Grand firs are enormous trees that can well grow to be even 100 meters high. In that case diameter of base would be about ten meters. The Tree is of conical form. Commonly grand firs are about 60 Ė 70 meters high and the diameter of the base is about eight meters. Grand firs have an extensive root system, which covers a large area. The root system donít penetrate the ground very deep and for that reason a grand fir growing in the edge of the woods could fall down in storm. There isnít much undergrowth under branches of grand firs, because the branches are huge and thick and shut out nearly all sunlight. Here and there however small glades exist where growing conditions are advantageous for many other plants. Usually the undermost branches are located in height of about five to ten meters. Needles are dark-green and about two centimeters long. Grand firs change the needles once every five to ten years, then old needles turn yellow and drop off giving space for new ones. Of course, not all needles would drop off simultaneously, but grand fir has needles of several ages, so only part of them fall off at a time. An old forest ground could have a tens of centimeters thick layer of old and decaying needles. Trunk of the tree is dark-brown and coarse. Saplings could grow two meters in a year and after ten years growth slows down, whereupon the fir grows only 40 Ė 60 centimeters in a year.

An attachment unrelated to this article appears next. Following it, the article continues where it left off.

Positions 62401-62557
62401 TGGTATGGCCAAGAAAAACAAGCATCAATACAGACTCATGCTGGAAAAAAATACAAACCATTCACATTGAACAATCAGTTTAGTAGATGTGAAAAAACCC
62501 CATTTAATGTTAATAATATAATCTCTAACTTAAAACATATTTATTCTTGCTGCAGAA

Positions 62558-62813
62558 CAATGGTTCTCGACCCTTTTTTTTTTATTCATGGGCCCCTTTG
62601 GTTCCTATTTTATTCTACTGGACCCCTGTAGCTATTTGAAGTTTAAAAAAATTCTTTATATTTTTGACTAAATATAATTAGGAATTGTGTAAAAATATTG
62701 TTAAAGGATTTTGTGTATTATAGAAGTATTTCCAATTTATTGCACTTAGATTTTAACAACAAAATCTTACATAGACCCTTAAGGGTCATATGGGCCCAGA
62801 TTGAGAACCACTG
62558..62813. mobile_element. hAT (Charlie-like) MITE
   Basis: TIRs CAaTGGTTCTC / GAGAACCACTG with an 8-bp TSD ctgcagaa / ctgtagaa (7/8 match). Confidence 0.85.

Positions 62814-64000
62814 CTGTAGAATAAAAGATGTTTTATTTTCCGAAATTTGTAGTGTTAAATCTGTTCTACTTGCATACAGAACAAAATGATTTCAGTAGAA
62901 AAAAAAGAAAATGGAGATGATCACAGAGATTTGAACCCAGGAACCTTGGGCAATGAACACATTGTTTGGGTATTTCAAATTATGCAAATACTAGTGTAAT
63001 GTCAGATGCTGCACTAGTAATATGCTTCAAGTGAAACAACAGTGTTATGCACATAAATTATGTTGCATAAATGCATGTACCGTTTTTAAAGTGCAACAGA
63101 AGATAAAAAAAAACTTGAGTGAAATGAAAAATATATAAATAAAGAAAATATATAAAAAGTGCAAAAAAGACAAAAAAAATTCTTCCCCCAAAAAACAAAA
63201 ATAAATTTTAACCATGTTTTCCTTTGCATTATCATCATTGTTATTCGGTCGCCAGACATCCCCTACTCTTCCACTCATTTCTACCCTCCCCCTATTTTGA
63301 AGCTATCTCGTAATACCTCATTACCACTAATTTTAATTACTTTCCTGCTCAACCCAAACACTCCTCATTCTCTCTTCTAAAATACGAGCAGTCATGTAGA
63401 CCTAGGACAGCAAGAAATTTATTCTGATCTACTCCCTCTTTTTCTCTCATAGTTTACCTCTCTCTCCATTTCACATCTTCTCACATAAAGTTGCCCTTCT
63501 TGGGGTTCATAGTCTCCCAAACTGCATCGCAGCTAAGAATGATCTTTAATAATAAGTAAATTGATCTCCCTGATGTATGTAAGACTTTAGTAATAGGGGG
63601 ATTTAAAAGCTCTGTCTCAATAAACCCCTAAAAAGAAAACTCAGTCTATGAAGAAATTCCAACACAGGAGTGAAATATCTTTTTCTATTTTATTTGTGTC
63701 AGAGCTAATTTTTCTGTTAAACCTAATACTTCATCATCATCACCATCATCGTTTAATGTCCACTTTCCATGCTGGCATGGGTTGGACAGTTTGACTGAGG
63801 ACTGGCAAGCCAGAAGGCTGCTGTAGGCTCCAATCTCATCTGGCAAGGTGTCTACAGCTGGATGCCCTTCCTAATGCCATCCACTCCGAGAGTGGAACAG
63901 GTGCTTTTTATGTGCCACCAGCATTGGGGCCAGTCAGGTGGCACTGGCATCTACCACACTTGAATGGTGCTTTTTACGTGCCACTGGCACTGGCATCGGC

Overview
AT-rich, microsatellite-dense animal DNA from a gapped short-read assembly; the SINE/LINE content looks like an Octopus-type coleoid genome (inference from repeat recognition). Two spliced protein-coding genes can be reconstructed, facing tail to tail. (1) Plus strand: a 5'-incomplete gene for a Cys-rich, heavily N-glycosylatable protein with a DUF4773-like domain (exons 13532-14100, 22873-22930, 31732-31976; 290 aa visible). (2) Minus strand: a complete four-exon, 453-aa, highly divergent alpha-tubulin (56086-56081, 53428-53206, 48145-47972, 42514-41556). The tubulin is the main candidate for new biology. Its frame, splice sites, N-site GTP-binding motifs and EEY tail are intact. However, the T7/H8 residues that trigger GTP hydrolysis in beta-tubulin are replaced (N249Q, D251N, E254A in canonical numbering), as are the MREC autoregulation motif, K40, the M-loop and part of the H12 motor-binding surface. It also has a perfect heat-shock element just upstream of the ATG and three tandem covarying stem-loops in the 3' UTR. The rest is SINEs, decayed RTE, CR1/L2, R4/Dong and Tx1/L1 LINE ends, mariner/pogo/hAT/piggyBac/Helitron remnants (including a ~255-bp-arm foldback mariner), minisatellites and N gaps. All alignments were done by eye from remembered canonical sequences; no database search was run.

The Wood of a grand fir considerably resembles that of a juniper and is easily worked on, but stiff. Wood is also very sappy and therefore it endures decomposition well. That makes it a very good construction material. Drawback of the sappiness is its sensitivity to fire.
Grand firs mainly grow in northern coniferous forest belt of Meln. Most common they are in areas of present Alcandia and Velnor. Substratum must be rather exuberant and nutritious forest land for the firs to prosper. Grand firs donít grow in rocky and barren areas.
Wood of the grand fir is commonly used in Alcandia and Velnor as a construction material and a raw material for many items demanding endurance. For example masts of ships. A mast must endure strong drawing and bending without breaking. Grand fir is also excellent firewood, which burns well after ignition even if it would be fresh.
Sap is easily collected in the springs by cutting the trunk a few centimeters deep. The tree then tries repair itself by secreting sap on the cut. The sap is very inflammable and it is commonly used as a substitute of tar and pitch or additive in ammunitions of catapults or other siege and throwing weapons. The sap is also very sticky, so also for that reason it is excellent for ammunitions. Other usages for the sap are beautiful ornaments, which are manufactured of the dried sap by carving.
Branches of grand firs offer advantageous living conditions to many animals and plants like birds, small mammals, mosses and lichens.
Written by : MoRPrintable version of this text
Translated by : MoR